Today I was dismayed to learn that only a week after Isla Vista and #YesAllWomen, a new story of male entitlement is circulating, and in this case (presumably because he hasn't killed anyone or made an over-the-top video expressing terrible misogyny) this 17-year-old is being praised for dumping his girlfriend when she cheated on him-- apparently because he was clever in the way he did it, exclusively using Internet memes. But if you really take an objective look at what happened, it isn't funny. It's the same, "I own you, so I can punish you when you misbehave" attitude that women should not still be encountering. A guy is certainly justified in breaking up with a girl who cheats on him, if they had promised each other an exclusive relationship. But threatening to "do bad things to you" and to "murder your family," aren't funny even if meant in jest. And the follow-up picture, which is supposed to be a joke, is nothing more than a gang-rape suggestion/threat.
I'm not laughing.
As blogger Sarah Over the Moon says:
Many people in our society respect women and, if asked, would tell you that women do not deserved to be threatened with violence. They don’t deserve to be shot down in the streets of Isla Vista, and they don’t deserve to receive a text from a young man threatening to murder their whole family. “Of course they don’t! Women are our mothers, our sisters, and our daughters! We would never want such a thing to happen to them,” a benevolent man might say.
But that same exact benevolent man is likely to change his mind quickly as soon as a woman steps outside of a “proper” role for women to fill. As soon as a woman stops acting like an innocent, romanticized mother, sister, or daughter, and starts acting like a “bitch,”or a “slut,” or a cheater, the hostile sexism begins to fly. There is research backing this up. . .
This is why CNN and Buzzfeed can mourn a tragic shooting one week, and interview a “Twitter hero” who threatens women with violence the next. .
I’d like to think society is improving in its views toward women. I’d like to think the success of #YesAllWomen shows that men are starting to learn and listen. But then Kane Zipperman goes viral, and I put my fists back up.
We’ve still got a lot more fighting to do.
A May 29th ThinkProgress article examines several studies that show how the media, and male readers, still frequently categorize women as adjuncts for the benefit of men, rather than as full people in with their own goals, rights and needs. It concludes:
There are serious consequences to this pervasive cultural attitude about women as objects of men’s desires. When men believe that they are entitled to sex, they often respond violently when women deny it from them. . .
These attitudes have been so deeply embedded in our culture, young women believe that forfeiting their consent is a normal aspect of gender relations, according to a recent study. “Objectification, sexual harassment, and abuse appear to be part of the fabric of young women’s lives,” the study’s authors noted.Unfortunately, Christian churches, including the one I fled to for refuge from male sexual entitlement, often also participate in the objectification of women and the commodification of their bodies through Purity Culture and its insistence on women dressing modestly for fear of "causing their brothers to stumble". But if we can leave all that aside, the idea that unless a man and a woman have both consented to become romantically involved, they should treat one another as brothers and sisters, is a pretty good thing. There's a reason why Jesus and the apostles used "brothers and sisters" as their main terminology for referring to Christians in community. As Michael Kruse of the Kruse Kronicle puts it:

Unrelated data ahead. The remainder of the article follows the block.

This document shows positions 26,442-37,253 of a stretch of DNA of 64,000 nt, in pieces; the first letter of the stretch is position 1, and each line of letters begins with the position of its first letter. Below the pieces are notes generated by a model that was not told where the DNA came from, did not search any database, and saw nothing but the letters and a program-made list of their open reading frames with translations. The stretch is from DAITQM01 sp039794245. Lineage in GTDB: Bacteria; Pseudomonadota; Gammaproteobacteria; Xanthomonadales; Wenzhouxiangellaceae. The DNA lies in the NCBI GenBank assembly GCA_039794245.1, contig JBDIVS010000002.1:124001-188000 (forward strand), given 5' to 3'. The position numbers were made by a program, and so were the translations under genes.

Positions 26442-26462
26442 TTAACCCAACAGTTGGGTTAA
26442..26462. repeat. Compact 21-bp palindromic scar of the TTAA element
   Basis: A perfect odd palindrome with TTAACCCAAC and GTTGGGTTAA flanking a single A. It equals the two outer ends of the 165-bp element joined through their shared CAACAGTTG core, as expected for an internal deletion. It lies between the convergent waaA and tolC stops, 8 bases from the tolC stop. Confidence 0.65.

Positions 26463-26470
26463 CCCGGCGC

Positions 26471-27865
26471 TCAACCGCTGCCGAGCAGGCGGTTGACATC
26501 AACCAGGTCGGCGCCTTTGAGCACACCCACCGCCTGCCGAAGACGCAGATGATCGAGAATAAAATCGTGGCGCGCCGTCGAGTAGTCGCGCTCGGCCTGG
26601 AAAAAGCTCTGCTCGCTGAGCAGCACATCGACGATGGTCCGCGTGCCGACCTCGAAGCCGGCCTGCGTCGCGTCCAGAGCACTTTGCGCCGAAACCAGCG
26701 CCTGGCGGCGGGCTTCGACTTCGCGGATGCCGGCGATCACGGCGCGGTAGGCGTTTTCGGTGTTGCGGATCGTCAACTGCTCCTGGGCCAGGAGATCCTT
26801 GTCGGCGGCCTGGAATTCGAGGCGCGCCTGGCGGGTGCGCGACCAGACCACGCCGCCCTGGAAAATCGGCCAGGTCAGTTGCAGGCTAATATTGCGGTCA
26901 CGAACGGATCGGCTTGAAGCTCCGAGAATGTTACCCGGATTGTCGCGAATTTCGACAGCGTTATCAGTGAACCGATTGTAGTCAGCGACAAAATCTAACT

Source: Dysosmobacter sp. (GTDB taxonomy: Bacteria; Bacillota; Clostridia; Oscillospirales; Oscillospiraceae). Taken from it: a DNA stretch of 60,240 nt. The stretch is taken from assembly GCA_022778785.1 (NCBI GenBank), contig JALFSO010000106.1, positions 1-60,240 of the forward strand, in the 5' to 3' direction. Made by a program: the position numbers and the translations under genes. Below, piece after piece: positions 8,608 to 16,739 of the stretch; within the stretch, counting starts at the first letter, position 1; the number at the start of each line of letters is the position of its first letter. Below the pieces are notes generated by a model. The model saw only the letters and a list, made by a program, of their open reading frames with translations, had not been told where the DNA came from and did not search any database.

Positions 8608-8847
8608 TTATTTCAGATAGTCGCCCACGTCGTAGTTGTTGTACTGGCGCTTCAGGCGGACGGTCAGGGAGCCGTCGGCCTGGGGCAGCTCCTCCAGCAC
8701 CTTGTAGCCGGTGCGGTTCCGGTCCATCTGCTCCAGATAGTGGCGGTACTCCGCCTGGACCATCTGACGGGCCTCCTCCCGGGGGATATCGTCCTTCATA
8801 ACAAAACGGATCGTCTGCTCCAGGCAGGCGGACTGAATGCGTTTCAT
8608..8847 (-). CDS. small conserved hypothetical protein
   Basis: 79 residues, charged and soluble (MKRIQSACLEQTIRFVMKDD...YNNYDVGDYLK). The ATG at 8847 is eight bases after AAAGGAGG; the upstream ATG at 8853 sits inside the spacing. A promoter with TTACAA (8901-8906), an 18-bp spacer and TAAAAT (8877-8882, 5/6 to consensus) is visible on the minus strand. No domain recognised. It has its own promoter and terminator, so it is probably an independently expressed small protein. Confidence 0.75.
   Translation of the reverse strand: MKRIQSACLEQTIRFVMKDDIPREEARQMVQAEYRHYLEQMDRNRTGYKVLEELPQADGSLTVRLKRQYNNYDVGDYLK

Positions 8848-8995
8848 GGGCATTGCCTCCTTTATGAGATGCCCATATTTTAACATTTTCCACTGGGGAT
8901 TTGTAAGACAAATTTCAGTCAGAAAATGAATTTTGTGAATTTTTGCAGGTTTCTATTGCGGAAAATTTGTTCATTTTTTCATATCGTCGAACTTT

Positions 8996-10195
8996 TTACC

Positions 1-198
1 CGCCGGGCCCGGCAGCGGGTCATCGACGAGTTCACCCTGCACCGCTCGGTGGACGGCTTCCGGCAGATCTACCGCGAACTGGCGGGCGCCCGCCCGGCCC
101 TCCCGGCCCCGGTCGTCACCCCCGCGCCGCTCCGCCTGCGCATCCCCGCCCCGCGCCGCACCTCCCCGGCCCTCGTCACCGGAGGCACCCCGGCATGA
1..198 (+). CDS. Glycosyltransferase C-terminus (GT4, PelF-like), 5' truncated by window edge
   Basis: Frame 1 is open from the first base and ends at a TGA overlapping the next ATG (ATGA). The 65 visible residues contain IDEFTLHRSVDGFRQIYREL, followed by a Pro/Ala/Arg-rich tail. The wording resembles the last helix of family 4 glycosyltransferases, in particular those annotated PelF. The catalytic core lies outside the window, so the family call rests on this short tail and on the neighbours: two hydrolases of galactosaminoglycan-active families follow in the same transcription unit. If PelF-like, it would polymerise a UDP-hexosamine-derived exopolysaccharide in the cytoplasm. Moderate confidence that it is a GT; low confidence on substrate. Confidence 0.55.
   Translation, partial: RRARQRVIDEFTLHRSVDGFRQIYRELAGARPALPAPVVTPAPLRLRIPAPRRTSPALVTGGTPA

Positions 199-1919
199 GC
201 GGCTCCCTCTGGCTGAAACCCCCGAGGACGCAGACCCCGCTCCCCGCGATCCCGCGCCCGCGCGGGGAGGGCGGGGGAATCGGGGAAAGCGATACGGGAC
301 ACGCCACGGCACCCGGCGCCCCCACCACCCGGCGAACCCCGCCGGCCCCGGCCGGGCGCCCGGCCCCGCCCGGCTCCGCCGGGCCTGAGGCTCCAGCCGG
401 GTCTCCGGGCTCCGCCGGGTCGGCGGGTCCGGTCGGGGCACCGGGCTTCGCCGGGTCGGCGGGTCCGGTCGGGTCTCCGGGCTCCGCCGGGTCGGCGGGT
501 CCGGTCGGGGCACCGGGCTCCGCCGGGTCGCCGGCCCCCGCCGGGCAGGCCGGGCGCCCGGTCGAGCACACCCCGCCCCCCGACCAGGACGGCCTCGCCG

Remember that in the obsessively status oriented Greco-Roman world, the sibling relationship was the most egalitarian of all relationships. Harmony and solidarity was expected among brothers. If folks followed Jesus instruction of sibling relatedness, then status questions would evaporate. In verses 8-12, Jesus rejects all status seeking preoccupations and reiterates his upside down paradigm where the way you get to the top is by going to the very bottom. This is just one way in which the fictive family metaphor regulates the life of the community.Kids growing up in the same family do usually imbibe the idea that their siblings are fellow human beings and not objects or adjuncts. Sharing, respect, and asking first before you take, are all part of being good sisters and brothers. So can't we do better at teaching these basic principles not just in our churches, but in society as a whole?
We're all still in many ways imbibing the message that women's bodies exist for the use and possession of men. We're still imparting it to our young people, in the church and out of it. We're still unquestioning of it on TV and movies and magazine covers. We're still proof-texting it from our Bibles-- but this is not what the Bible as a whole teaches.
We've got to break this cycle, for everyone's sake. I would love someday to have my grandchildren struggle to grasp the concept of sexual entitlement in a unit of their high school history classes. I would love to have respect and consent simply be an integral part of their world.
It's not impossible. Let's see if, by the grace of God, we can make it true.